John Mackey & Raj Sisodia: The Purpose of Business
John Mackey & Raj Sisodia
The Men: Mackey, founder of Whole Foods, is a college dropout; fan of Ayn Rand and Milton Friedman; vegan, yoga practitioner; made eating organic and natural cool. Sisodia, professor of marketing, Bentley University, infused the academic rigour to Mackey’s ideas on conscious capitalism. The two say that great purposes in business take precedence over all else.
The Oeuvre: An avid blogger, Mackey has been vocal about ideas close to his heart—libertarianism, conscious capitalism and organic food. Sisodia has co-authored several books like The Rule of Three: Surviving and Thriving in Competitive Markets. The duo is writing a book Conscious Capitalism.
X-Factor: Idealism meets pragmatism. The Message: A heroic company takes risks, perseveres in the face of enormous odds, and maintains and deepens its human qualities while doing so.
Just as certain humans set great purposes for themselves and eventually achieve greatness, the best companies in the world have great purposes too. They could choose to be good, true, beautiful or heroic.
You’ve got to figure out what you want your business to be. It could have one, or all of these purposes. Businesses that choose to be good are often found offering exemplary services that make the lives of their customers better. Those that choose truth, seek to improve the quality of people’s lives. For companies that seek to deliver beauty, they pursue perfection that it may eventually delight their customers. And finally, there are the heroic ones that aspire to change the world completely. To do that though, they have to demonstrate unusual moral courage and intent.
Business is no different than any other human endeavour. The same ideals that animate art, science, education, and politics can and should also animate business
There is no “right” purpose for every business. Each business must strive to fulfill the purpose that is within its own collective DNA. There are as many potential purposes as there are enterprises or organisations. Just as certain humans set great purposes for themselves and eventually achieve greatness, we believe that the best companies in the world have great purposes too.
Great purposes are more transcendent than others. They are highly energising and inspiring for all stakeholders. While great purposes have unique expressions at each business, we find it helpful to group them into a set of well-known and timeless categories. Business is no different than any other human endeavour. The same enduring ideals that animate art, science, education, and politics can and should also animate business. These were articulated by Plato as the transcendental ideals of the Good, the True and the Beautiful. Humankind has been seeking to create, discover, and express these transcendent ideals for thousands of years. To these, we have added “The Heroic” to complete a framework of higher ideals that we find most great businesses seek to express.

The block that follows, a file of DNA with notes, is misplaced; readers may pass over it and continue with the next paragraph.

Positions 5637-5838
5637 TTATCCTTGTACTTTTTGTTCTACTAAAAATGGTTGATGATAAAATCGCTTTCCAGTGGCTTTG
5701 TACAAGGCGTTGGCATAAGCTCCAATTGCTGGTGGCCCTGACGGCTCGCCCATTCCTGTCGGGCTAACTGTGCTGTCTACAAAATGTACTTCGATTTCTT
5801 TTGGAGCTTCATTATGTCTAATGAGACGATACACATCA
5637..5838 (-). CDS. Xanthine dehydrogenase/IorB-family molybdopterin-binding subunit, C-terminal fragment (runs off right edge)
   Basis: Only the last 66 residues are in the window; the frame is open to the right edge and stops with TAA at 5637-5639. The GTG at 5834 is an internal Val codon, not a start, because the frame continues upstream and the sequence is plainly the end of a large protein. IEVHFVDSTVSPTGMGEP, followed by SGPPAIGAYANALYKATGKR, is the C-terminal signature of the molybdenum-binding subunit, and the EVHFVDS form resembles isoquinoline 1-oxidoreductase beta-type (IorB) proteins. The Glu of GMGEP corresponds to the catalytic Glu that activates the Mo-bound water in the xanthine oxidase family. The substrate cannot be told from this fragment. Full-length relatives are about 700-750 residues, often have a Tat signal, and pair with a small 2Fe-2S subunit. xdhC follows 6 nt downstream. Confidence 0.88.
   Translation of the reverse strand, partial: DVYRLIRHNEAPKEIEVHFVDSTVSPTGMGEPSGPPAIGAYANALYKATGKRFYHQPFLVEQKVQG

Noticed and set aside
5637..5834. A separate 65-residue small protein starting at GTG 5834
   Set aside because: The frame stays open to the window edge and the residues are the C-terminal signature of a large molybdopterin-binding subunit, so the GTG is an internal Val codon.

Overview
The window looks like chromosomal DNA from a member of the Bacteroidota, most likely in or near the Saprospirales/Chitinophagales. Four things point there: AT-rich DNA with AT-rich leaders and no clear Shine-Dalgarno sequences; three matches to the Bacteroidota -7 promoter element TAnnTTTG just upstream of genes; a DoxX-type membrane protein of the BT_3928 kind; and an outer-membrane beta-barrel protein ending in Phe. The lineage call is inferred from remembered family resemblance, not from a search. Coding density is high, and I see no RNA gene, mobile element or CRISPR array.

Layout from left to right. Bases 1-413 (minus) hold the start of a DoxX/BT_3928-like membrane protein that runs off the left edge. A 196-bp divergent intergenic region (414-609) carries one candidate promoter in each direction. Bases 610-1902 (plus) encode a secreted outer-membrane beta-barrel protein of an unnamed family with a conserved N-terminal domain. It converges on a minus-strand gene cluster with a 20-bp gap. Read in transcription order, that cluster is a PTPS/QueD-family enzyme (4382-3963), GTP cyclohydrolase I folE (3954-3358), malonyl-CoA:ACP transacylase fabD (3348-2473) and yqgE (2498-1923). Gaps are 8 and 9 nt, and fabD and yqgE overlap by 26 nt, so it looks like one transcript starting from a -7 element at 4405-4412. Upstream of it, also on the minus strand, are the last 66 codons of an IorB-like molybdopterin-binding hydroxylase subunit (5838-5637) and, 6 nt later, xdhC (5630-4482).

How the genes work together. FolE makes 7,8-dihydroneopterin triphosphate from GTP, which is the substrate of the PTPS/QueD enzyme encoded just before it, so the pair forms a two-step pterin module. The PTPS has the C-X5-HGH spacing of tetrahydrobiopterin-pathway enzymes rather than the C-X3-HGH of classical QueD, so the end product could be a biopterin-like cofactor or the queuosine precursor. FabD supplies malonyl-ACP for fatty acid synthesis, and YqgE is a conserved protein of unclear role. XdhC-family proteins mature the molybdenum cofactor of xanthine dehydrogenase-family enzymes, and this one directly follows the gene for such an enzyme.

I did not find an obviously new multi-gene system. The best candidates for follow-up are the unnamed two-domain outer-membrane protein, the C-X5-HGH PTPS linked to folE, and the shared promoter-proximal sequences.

We define this purpose as “businesses or enterprises that are motivated by service and care of others.” Authentic service is based on genuine empathy with the needs and desires of others. Genuine empathy leads to the development, growth, and expression of love, care and compassion. Great businesses dedicated to The Good raise the emotional intelligence of their organisations so they nourish and encourage love, care, and compassion towards customers, team members, and the larger community.
While any category of business can be motivated by the deeper purpose of service to others, we find that service businesses that rely heavily on the goodwill of their customers are most likely to devote themselves wholeheartedly to this purpose. An excellent example is The Container Store, a US retail chain that sells a broad range of products and services to help customers better organise every aspect of their lives. The company uses the tagline “Get Organised, Be Happy.” Other companies that exemplify this great purpose include Amazon.com, Nordstrom, Jet Blue, Wegmans, Starbucks, Marico and Trader Joe’s.
- Howard Gardner: Listen to People Who Disagree
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- William Bissell: Morality Is Not The Responsibility Of Ceos Alone
- Whole Foods Is A Loose Cannon on Target
- Bill Drayton: Empathy-Based Ethics: A Strategic Essential